AWARDS 

APATCC has two annual medals:
Fukui Medal and Pople Medal



Possible Candidates
The Fukui Medal is awarded to outstanding theoretical/computational chemists in the AsiaPacific region, and the Pople Medal is awarded to younger scientists (at the age of 45 or less) in the AsiaPacific region who have distinguished themselves by pioneering and important contributions.
Candidates need to be currently resident in the AsiaPacific region or, if from other regions, they should originally be from the AsiaPacific region and a substantial part of their work should have been carried out in the AsiaPacific region.
Selection Procedure
Nomination of both Fukui and Pople medalists is made annually by members of the scientific board. It requires a brief description of the nominee's major contributions to science with a total space limit of 2 pages including selected publications. All nominations are sent to the President of APATCC by email. The APATCC board members elect the annual medalists by a ballot from a list of candidates. The nation of the medal winner (both Fukui and Pople Medals) is excluded from the next ballot.
Award Winners
Fukui Medal
2017 Wenjian Liu (Peking University, China) for his outstanding contributions to relativistic quantum chemistry.

2016 Eluvathingal Jemmis (Indian Institute of Science, Bangalore, India) for his unique theoretical approach to facilitate the understanding of transition metal organometallics, analogies in main group elements, and boron and its compounds.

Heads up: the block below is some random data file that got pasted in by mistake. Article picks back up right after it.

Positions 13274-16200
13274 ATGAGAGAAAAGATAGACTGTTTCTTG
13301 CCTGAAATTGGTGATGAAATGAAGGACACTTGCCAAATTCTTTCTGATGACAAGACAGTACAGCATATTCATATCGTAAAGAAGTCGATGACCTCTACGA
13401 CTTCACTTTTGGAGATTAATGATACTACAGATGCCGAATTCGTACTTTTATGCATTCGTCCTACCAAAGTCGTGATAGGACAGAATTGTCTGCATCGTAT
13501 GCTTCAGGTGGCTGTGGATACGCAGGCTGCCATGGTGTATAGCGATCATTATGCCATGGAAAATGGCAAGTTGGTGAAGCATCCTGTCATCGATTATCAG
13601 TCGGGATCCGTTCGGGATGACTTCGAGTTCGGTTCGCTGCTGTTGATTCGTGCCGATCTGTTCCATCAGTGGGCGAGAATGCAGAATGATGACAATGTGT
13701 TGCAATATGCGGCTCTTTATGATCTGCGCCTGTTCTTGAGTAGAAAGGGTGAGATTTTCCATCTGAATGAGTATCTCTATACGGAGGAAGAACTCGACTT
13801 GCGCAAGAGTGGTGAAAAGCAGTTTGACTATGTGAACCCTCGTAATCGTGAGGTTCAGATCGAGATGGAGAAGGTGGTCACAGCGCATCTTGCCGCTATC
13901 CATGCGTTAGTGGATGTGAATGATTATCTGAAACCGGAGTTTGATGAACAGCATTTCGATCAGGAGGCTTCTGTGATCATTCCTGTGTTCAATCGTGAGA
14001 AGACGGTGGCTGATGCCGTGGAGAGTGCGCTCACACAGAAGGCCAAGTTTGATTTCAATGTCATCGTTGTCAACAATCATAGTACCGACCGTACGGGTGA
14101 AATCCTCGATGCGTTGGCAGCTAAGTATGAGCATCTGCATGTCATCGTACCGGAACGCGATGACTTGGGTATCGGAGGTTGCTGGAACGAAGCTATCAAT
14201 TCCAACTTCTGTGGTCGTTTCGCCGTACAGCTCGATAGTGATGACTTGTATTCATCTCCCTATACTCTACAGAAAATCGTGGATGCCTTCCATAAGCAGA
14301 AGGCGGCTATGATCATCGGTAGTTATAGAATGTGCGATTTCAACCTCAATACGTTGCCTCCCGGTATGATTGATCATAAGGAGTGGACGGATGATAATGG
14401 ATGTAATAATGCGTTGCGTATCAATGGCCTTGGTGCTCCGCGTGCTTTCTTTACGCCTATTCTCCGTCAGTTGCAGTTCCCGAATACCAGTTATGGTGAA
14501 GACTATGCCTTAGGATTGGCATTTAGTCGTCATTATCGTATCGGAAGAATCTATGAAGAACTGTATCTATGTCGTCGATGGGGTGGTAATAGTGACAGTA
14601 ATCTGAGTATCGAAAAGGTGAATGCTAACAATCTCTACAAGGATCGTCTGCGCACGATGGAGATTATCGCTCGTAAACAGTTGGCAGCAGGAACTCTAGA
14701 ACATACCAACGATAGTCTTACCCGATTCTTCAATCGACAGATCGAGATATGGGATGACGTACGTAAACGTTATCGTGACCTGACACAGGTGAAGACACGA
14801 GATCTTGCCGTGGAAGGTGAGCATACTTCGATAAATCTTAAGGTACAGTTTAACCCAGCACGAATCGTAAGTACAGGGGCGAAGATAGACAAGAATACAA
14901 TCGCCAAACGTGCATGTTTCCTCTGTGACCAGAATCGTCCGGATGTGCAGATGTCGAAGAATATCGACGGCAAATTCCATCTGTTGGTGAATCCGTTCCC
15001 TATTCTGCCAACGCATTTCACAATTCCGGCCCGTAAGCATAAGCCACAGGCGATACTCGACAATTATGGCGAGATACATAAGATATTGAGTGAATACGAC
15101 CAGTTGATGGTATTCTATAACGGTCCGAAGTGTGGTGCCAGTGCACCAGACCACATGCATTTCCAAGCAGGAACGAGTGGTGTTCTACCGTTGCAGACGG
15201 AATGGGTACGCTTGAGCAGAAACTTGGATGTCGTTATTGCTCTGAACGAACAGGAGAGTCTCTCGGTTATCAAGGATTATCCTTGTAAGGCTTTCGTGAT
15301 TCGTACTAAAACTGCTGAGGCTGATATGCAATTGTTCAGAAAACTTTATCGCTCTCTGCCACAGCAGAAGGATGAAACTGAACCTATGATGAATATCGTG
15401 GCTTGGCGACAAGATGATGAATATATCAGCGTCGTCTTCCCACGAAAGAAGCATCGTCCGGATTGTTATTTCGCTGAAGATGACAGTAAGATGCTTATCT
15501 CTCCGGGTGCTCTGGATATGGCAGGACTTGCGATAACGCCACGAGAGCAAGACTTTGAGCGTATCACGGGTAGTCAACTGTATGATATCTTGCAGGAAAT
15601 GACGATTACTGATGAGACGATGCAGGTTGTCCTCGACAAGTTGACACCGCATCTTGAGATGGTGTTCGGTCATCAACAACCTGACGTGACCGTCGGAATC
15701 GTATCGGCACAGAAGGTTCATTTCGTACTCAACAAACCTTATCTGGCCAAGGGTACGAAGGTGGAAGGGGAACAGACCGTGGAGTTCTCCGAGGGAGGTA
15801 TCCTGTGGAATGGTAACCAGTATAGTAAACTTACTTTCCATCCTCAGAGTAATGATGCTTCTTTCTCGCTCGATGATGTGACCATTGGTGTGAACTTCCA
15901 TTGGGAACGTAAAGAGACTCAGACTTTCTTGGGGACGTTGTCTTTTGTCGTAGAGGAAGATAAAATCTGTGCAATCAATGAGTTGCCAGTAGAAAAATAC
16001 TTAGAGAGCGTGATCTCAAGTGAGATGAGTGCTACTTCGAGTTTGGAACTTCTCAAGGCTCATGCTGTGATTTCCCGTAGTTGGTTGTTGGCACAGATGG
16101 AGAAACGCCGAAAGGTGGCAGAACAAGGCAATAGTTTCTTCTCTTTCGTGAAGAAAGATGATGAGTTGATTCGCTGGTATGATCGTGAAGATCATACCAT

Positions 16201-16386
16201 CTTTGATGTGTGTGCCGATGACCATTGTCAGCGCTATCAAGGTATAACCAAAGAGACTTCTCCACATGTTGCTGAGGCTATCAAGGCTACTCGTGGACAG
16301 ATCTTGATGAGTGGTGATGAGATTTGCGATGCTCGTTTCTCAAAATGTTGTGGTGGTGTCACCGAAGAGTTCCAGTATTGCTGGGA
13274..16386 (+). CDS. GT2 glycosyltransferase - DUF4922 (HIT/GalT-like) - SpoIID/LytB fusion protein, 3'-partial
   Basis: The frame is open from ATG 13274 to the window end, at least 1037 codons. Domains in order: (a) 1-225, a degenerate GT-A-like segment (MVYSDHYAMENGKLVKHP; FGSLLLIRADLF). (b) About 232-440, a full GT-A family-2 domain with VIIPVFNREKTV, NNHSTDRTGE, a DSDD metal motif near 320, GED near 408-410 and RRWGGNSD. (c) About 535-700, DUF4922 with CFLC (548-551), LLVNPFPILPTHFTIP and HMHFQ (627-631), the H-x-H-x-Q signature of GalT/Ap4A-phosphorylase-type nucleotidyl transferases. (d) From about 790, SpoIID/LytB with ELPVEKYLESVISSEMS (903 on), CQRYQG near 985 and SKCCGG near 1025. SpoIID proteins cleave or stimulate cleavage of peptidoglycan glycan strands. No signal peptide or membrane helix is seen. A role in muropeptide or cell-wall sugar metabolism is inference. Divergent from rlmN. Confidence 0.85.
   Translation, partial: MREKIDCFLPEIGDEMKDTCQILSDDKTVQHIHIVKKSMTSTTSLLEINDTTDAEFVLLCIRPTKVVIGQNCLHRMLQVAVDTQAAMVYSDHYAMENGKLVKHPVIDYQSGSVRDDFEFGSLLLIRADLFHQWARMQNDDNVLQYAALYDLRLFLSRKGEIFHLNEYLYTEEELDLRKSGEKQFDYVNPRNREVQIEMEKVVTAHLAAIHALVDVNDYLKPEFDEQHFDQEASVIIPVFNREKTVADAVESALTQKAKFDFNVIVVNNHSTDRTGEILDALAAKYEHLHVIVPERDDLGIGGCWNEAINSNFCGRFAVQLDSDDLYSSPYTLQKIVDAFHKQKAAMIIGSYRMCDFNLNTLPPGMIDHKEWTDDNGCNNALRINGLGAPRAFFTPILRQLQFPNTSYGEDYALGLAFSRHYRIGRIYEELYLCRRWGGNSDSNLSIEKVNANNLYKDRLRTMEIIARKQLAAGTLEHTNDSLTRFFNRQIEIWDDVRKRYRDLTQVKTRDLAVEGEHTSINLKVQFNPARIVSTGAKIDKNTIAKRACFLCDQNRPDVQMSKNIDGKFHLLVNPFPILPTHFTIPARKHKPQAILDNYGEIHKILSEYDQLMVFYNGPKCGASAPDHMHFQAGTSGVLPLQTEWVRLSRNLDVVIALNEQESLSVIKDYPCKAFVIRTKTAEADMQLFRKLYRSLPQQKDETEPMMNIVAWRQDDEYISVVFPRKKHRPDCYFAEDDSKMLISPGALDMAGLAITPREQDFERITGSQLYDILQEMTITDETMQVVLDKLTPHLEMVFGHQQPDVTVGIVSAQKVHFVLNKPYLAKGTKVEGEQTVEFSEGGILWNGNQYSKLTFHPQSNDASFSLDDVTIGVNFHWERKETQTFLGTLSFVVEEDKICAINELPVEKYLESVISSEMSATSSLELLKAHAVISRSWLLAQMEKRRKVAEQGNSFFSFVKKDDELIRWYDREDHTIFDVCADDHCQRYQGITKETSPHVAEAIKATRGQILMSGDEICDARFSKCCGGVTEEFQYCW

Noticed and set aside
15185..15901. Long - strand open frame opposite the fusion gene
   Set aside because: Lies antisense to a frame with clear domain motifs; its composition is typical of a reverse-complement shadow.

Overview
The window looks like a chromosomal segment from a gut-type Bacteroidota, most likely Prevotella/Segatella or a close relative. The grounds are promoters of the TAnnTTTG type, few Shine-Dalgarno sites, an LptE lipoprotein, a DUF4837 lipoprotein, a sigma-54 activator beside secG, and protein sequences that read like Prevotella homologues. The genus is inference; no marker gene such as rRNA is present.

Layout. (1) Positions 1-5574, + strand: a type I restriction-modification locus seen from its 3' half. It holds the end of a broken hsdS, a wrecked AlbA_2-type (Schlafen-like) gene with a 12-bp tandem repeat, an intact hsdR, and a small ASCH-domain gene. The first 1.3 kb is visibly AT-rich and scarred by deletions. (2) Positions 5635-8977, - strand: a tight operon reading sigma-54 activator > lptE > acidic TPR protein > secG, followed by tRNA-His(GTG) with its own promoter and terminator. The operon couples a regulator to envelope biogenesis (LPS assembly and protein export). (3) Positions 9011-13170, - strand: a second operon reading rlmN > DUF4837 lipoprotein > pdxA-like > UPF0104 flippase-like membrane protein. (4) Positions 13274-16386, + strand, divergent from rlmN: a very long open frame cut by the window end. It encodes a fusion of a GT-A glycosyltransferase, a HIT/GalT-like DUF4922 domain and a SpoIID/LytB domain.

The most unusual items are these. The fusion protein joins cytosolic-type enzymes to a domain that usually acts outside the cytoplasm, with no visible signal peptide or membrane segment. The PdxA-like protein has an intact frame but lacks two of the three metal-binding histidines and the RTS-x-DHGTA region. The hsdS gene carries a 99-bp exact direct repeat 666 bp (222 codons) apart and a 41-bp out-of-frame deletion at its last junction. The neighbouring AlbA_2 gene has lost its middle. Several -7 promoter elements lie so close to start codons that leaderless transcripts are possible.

2015 Shigeyoshi Sakaki (Kyoto University, Japan) for his outstanding achievements in theoretical and computational studies of complex systems involving transition metal elements.

2014 YunDong Wu (Peking University Shenzhen Graduate School, Shenzhen, China) for his outstanding contributions to the application of theoretical/computational chemistry.

2013 Peter Gill (Australian National University, Canberra, Australia) for his novel contributions to the theory of electron correlation and uniform electron gases.

2012 Shigeru Nagase (Institute for Molecular Science, Okazaki, Japan) for his outstanding achievements in theoretical and computational chemistry and close interplay with experiment.

2011 Peter A. Schwerdtfeger (Massey University, Auckland, New Zealand) for his significant achievements in quantum chemistry, in particular for deeper understanding of quantum relativistic effects.

2010 Kwang S. Kim (Pohang University of Science and Technology, Pohang, Korea) for
his pioneering and extensive contributions to the application of theoretical/computational chemistry in the design of new materials.

2009 Hiroshi Nakatsuji (Quantum Chemistry Research Institute, Kyoto, Japan)
for his pioneering work in the development and applications of theoretical chemistry in the modern era.

2008 Debashis Mukherjee (Indian Association for the Cultivation of Science, Kolkata, India) for his pioneering developments in coupled cluster theory formalism.

2007 Kimihiko Hirao (University of Tokyo, Tokyo, Japan) for his outstanding contributions to the theory development of computational quantum chemistry.